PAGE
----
The battle of Nassau Bay (30 June 1943) was an early step in the wider Allied offensive in the Huon Gulf area of New Guinea (Operation Postern), and was carried out in order to capture a staging post for later steps in the campaign and to improve the supply situation for the main Australian force attacking Salamaua from inland bases.
The main Allied objective in the southern Pacific in 1943 was to isolate the Japanese base at Rabaul. The steps to be taken to achieve this were laid out in the Elkton III plan, and implemented under the overall codename Operation Cartwheel. The attack on the Japanese bases at Salamaua and Lae in the Huon Gulf was the first stage in Operation Postern (Operation II in the Elkton III plan). The first stage in the plan, Operation Chronicle, was the occupation of the undefended Woodlark and Kiriwina Islands.
The landings in Nassau Bay were carried out to support Operation Postern, but they took place at the same time as Operation Chronicle. Lae was to be attacked by an amphibious force, and this would need a staging post within landing craft range. Nassau Bay was outside the main Japanese defensive perimeter south of Salamaua, and could be occupied without too much of a fight.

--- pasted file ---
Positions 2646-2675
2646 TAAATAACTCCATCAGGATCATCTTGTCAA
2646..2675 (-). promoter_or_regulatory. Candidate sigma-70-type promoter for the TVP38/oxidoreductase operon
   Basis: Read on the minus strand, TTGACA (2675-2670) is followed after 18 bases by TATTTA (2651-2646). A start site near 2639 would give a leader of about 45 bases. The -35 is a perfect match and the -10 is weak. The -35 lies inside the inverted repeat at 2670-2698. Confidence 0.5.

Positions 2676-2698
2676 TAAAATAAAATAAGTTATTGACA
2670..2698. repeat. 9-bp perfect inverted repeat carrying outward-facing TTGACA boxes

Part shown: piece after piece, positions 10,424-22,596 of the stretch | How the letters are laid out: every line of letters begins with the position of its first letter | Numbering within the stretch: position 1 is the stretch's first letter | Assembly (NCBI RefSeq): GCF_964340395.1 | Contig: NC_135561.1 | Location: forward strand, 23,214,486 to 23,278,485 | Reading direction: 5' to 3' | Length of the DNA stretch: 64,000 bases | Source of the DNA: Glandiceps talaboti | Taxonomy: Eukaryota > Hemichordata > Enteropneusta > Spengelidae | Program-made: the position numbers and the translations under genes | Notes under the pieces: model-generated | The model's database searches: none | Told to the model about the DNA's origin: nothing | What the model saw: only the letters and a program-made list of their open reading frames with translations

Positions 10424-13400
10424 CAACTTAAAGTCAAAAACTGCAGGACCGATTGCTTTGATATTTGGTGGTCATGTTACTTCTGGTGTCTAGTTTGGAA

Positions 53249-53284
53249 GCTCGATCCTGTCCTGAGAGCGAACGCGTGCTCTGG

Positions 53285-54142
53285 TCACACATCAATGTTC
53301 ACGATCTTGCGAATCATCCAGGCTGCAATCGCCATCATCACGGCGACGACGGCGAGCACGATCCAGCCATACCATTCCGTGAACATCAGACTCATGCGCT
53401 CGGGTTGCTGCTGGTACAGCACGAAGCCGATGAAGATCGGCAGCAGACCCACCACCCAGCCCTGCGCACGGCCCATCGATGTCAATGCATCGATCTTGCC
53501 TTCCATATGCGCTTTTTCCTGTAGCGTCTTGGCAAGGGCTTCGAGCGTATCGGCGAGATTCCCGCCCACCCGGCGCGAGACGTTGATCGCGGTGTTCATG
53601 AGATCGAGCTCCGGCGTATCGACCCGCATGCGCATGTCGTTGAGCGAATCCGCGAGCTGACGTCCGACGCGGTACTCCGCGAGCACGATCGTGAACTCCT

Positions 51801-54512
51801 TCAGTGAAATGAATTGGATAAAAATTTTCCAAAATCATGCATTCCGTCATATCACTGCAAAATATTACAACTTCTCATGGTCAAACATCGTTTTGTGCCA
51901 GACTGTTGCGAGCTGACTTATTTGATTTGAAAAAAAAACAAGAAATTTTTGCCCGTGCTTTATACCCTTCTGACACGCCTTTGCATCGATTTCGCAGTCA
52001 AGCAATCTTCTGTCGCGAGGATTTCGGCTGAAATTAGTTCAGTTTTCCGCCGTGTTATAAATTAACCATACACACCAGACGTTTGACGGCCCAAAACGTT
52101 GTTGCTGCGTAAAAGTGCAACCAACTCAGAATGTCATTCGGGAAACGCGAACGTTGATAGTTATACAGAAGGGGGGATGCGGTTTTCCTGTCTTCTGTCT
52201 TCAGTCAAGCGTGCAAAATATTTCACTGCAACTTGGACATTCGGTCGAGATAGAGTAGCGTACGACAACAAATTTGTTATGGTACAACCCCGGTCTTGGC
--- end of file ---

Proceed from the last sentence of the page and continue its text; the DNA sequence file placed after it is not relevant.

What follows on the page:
This location had a second advantage, in that the Americans landing by sea could quickly join up with the Australians coming from Wau. The Australians had maintained a base at Wau, across the mountains to the west of Salamaua, since the Japanese first arrived in the area, and had repulsed an attack on that base in January 1943. In February they pushed the retreating Japanese back as far as Mubo village, but the advance then came to a halt. The Australians had to be supplied by porters bringing everything across the mountains between the frontline and the airfield at Wau, and this greatly limited the amount that could be carried.
The plan was for a two pronged move to Nassau Bay. The Australians would send a small force to the area from the west to erect guiding lights on the beach, while the Americans would come from the sea. Another Australian force would move to the mouth of the Bitoi River, just north of Nassau Bay.